SpiceJet (SG, Delhi International) has came out swinging against claims made by its former promotor Kalanithi Maran and his affiliated entity KAL Airways regarding a damages claim of INR13.23 billion rupees (USD158.9 million). In a sharply worded May 28 media release, the budget carrier called the claim "not only legally untenable but also a regurgitation of previously rejected claims by the Arbitral Tribunal and then the Delhi High Court."

This followed Maran and KAL announcing on May 27 that they intended to pursue a damages claim stemming from a 2015 deal between Maran and the current promotor and managing director of SpiceJet, Ajay Singh, which saw majority ownership and control of the airline pass from Maran to Singh.

That deal included an agreement for Maran and KAL Airways to recapitalise the then near-insolvent airline to the tune of INR6.79 billion (USD81.5 million) in exchange for the Singh-controlled SpiceJet issuing them warrants and preference shares. Maran and KAL ponied up the money, but Singh/SpiceJet never issued the warrants and preference shares. The matter has been the subject of litigation since 2017.

Things appeared to come to a head in August 2023 when the High Court of Delhi declined to overturn a 2018 arbitration order requiring SpiceJet to pay INR5.79 billion (USD69.5 million). This amount covered INR3.08 billion (USD36.9 million) for the undelivered warrants and INR2.7 billion (USD32.6 million) for the preference shares, plus interest.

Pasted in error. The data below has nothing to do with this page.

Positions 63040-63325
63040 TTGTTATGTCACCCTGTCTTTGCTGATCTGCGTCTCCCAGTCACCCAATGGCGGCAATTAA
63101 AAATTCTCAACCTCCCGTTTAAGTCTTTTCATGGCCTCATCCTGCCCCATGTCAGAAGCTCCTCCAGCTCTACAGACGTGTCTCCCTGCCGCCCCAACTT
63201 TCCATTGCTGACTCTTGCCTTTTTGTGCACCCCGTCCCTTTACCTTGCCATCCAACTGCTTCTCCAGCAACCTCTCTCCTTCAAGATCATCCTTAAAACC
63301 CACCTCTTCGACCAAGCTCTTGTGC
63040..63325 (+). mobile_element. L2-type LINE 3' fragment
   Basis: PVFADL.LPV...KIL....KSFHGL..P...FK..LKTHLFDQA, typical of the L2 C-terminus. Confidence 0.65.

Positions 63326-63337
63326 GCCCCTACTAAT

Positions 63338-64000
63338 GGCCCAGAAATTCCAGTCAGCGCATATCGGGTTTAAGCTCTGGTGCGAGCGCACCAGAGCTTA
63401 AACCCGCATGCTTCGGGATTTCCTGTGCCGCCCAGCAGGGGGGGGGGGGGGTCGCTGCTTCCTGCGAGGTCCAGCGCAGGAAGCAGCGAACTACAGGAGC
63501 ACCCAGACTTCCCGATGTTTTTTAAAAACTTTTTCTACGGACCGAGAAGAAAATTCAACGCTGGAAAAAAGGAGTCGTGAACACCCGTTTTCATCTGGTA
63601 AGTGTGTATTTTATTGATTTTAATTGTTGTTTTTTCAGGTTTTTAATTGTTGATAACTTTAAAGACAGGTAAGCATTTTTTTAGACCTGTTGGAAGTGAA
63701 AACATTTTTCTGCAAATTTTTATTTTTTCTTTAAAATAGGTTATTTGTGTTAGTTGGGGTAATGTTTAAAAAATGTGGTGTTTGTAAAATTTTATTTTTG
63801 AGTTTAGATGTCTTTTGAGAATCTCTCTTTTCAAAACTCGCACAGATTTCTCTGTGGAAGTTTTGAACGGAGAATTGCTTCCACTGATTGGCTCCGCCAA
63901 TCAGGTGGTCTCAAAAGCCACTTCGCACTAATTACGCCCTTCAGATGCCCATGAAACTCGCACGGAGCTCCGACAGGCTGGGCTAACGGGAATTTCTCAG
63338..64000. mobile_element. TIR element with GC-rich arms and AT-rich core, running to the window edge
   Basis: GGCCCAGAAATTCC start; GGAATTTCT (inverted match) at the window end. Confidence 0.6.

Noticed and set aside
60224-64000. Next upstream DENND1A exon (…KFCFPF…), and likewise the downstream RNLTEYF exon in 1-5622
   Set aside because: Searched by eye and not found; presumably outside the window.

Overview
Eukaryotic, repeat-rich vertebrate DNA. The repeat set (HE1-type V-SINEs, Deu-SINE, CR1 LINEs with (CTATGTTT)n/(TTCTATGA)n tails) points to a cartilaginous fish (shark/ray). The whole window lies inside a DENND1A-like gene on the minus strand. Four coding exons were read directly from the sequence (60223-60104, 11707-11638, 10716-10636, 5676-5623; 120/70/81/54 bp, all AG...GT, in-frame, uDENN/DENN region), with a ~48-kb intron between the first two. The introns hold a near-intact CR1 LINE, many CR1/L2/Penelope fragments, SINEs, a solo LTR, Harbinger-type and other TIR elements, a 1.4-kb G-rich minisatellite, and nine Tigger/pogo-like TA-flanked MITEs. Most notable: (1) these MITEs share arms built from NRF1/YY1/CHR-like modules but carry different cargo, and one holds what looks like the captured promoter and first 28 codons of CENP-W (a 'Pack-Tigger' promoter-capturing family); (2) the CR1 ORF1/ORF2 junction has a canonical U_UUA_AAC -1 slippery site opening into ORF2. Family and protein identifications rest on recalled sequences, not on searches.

SpiceJet had already paid INR3.7 billion (USD44.4 million) of the amount due and provided a bank guarantee for the remainder. However, it took issue with the interest charges (12% p.a., rising to 18% p.a. if it failed to pay instalments by certain fixed dates). The court enforced the interest orders but dismissed Maran's INR13 billion (USD156 million) claim for damages.

On May 17, 2024, a division bench of the Delhi High Court overturned the August 2023 order, with the case now returned to a single-judge bench for reconsideration. Ten days later, Maran and KAL Airways announced they would appeal the judgement, calling it "deeply flawed and warrant[ing] further scrutiny."

Simultaneously, they said they would revive the multi-billion damages claim, saying it had always been "an integral part of their quest for justice”. The appealing parties added that SpiceJet's behaviour had caused “enormous hardship to both KAL Airways and Kalanithi Maran for over a decade”.

In their media release this week, SpiceJet said the damages claim was baseless. "This claim was thoroughly examined and subsequently rejected by a panel of three retired Supreme Court judges," the statement reads. "Following this, KAL Airways and Kalanithi Maran appealed to the single judge bench of the Delhi High Court, seeking the same amount in damages, which was again rejected by the court."

SpiceJet claims Maran and KAL did not to pursue any appeal before the appellate jurisdiction and that as a result the matter was finalised. "This matter is devoid of any merit and appears to be an endeavour to sensationalise the issue and mislead the public," their statement said. "Following the [May 17] success before the Division Bench of the Delhi High Court, SpiceJet will now pursue a refund of INR4.5 billion" (USD54 million).